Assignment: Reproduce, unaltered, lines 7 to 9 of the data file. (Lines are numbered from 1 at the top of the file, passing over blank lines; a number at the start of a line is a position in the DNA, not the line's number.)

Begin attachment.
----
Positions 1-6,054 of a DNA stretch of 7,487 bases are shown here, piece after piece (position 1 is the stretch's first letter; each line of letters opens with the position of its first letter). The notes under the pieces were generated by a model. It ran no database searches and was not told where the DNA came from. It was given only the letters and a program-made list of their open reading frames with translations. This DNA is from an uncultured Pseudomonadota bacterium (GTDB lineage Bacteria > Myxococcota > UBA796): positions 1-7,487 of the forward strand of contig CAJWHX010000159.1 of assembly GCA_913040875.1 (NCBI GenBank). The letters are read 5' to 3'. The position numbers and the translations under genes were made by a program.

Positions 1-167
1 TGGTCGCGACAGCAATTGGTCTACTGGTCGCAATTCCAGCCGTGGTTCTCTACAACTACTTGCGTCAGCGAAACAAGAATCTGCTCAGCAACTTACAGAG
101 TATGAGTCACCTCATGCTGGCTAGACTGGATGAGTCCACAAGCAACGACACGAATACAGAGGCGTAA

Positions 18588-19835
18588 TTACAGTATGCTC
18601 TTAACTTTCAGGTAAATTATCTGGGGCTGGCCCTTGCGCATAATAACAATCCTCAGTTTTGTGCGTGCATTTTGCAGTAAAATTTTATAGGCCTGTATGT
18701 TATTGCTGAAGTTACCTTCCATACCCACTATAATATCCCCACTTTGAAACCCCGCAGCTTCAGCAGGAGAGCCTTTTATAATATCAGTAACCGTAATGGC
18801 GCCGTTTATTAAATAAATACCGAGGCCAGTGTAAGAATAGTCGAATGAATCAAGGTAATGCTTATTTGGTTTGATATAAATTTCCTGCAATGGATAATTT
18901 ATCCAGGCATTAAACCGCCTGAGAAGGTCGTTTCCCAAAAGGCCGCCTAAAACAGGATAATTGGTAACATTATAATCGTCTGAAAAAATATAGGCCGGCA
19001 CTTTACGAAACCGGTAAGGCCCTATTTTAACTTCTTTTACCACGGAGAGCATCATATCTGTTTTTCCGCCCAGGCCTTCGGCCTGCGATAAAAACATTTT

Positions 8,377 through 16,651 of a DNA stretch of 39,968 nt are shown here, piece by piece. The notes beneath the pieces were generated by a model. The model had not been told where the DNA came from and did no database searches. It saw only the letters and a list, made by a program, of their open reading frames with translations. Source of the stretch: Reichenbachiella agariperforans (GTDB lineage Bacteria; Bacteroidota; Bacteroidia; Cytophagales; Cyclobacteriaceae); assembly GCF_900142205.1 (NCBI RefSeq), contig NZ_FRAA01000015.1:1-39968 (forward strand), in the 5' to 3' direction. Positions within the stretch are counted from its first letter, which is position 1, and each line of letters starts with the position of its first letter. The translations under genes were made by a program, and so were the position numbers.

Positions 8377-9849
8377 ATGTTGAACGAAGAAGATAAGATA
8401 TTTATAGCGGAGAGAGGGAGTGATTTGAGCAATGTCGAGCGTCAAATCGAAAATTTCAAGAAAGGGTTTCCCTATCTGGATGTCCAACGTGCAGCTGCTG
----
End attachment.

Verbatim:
18601 TTAACTTTCAGGTAAATTATCTGGGGCTGGCCCTTGCGCATAATAACAATCCTCAGTTTTGTGCGTGCATTTTGCAGTAAAATTTTATAGGCCTGTATGT
18701 TATTGCTGAAGTTACCTTCCATACCCACTATAATATCCCCACTTTGAAACCCCGCAGCTTCAGCAGGAGAGCCTTTTATAATATCAGTAACCGTAATGGC
18801 GCCGTTTATTAAATAAATACCGAGGCCAGTGTAAGAATAGTCGAATGAATCAAGGTAATGCTTATTTGGTTTGATATAAATTTCCTGCAATGGATAATTT